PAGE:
Austin Middle School/Gayle Benage, Librarian: pictured above is what Lori the day before called the pebbled walkway, or something like that. When we asked Gayle about it, or Lisa (one or the other; again, my memory fails), she said, "Yeah, pebbles if you're a giant." I didn't get a pic of the school sign, knowing this path that leads directly to the library by the backway was the only pic I could take. The path to book haven, right. Hey, S, it was the best answer you gave to my question talking before the presentation: Q: So, S, where are you going to college? A: Either Harvard or Yale. The sky's the limit. Shoot for it.
Java Makes Me Jump! night @ Barnes and Noble: Dr. Bailey prepared me in advance about this event at the Irving Mall: "You never know: you might get 50 people in the audience, you might get seven." My thinking is simple: if I get two, but two who are all about reading, then that's all we need. We got more than two, not quite 50. I monopolized the time, talking non-stop just about. I should've quit, though, because I understand some of the students had booktalks ready. Sorry. But I was just so excited. Later we met at this great restaurant, Via Reál located in Las Colinas Plaza, owned by Fran Lively Mathers. And lively she is. I know this because she visited our table, and she said something so interesting: meaning these librarians, "You all are our future." I'd always heard that said about students, but the way she explained it was that educators are the ones in the classroom today, every day, teaching our kids who then become our future. Though I loved the chicken I had, better even were the vegetables. The grilled baby carrots are to die for!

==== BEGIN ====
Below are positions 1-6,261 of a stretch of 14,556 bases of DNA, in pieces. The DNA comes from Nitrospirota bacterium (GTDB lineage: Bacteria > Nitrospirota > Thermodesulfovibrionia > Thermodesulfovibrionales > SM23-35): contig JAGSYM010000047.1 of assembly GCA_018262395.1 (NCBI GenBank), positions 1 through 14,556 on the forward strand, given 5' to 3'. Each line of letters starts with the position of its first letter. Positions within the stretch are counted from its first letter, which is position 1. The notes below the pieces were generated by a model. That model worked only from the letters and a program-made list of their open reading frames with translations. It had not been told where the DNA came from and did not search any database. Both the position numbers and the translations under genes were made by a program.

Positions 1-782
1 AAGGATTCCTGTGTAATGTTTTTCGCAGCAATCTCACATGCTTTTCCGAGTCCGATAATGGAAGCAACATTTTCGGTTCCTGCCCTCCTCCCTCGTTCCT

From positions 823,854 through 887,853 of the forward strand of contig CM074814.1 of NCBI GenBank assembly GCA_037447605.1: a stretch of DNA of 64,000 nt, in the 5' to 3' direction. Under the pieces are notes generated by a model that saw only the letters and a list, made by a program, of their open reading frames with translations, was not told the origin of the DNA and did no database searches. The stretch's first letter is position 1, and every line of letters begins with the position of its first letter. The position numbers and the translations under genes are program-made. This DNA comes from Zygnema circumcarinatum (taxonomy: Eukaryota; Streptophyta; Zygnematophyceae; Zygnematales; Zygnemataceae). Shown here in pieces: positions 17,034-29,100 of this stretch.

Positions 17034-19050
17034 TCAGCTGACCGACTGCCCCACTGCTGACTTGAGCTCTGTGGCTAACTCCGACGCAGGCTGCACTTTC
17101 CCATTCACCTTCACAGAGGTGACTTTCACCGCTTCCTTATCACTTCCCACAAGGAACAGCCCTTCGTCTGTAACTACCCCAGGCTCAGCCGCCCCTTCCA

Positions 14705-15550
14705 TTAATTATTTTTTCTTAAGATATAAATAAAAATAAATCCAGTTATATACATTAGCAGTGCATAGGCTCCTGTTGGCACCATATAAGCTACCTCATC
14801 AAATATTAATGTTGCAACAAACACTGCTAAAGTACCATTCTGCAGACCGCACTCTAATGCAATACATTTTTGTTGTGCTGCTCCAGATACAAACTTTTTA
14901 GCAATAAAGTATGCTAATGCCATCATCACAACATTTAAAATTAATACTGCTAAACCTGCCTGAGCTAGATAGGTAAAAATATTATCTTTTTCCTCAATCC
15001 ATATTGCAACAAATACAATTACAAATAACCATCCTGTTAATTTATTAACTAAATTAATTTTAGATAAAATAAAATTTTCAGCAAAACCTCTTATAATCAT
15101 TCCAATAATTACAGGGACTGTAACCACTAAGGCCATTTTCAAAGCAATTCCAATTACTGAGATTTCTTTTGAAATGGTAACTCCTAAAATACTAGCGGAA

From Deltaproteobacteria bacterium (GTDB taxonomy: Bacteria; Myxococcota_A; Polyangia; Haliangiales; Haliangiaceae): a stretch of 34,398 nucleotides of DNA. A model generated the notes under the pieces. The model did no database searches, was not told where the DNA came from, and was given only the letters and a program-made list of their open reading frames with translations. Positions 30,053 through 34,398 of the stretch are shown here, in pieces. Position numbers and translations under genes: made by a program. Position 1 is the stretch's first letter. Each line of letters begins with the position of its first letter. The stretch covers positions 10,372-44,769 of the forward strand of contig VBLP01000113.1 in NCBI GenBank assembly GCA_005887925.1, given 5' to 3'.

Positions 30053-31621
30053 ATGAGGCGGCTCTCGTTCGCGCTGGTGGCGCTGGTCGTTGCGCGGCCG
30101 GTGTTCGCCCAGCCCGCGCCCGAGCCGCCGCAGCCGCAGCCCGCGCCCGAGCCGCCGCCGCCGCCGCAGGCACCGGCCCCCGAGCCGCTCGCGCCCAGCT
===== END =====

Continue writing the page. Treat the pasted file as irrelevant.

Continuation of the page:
Travis Middle School/Amy Hankamer, Librarian (05/09/08): Amy runs a tight ship, and she knows her readers so well, down to what areas of the library the students visit more often than others. She plans on informally shifting some books she just knows her readers would pick up from where they're shelved to the section titled "short stories." And her own boy, J, is so awesome! A reader and a gamer both. Cool meeting you, J.
Bowie Middle School (trust me, far as the sign is)/Hope Krum, Librarian: Wow! This group was way mixed--sixth, seventh, and eighth graders all represented, ESL students and ELA both. Kudos to the four eighth grade guys who did a readers' theater of a section of my The Whole Sky Full of Stars. Then the questions came. And it was the best that a girl started us off, some guys and girls added theirs, and a girl ended: the final question I wasn't able to address since we ran out of time: Q: Why don't you write about girls? A: I've tried and I got it all wrong, in my opinion. I don't want to disrespect that particular audience, but I've got some ideas, so you'll get your book. Hey, read the following short stories included in Finding Our Way to read a few female heroes I've written: "The Dive," "SylvieSylvieSylvie," "Andy and Ruthie," and "My Self Myself."
Lamar Junior High School/Cindi Rockett, Librarian: What a way to end the week. First things first, though: I hope your boy's doing well, Cindi. Right before heading over, she got a call that her boy'd got a cut in the head and she left me in the quite capable hands of two of the others: Hope and Amy, who joined me in Cindi's absence. There I talked a good bit to a large group of readers and after met with T, A, and F, who I'd met the night before at JAVA at B&N. Too cool you all are.
All I can say is that these middle school librarians've got it together. I told Dr. Lea Bailey that I'd never seen a group this large of educators all focused on the same goal, reading young folks. They are quite the family, and Irving (TX) ISD is so fortunate to have them all at this time in this place. And from what I understand from speaking to each of them, their administrators are so supportive. I so want this group to adopt me as their writer. It was an awesome time.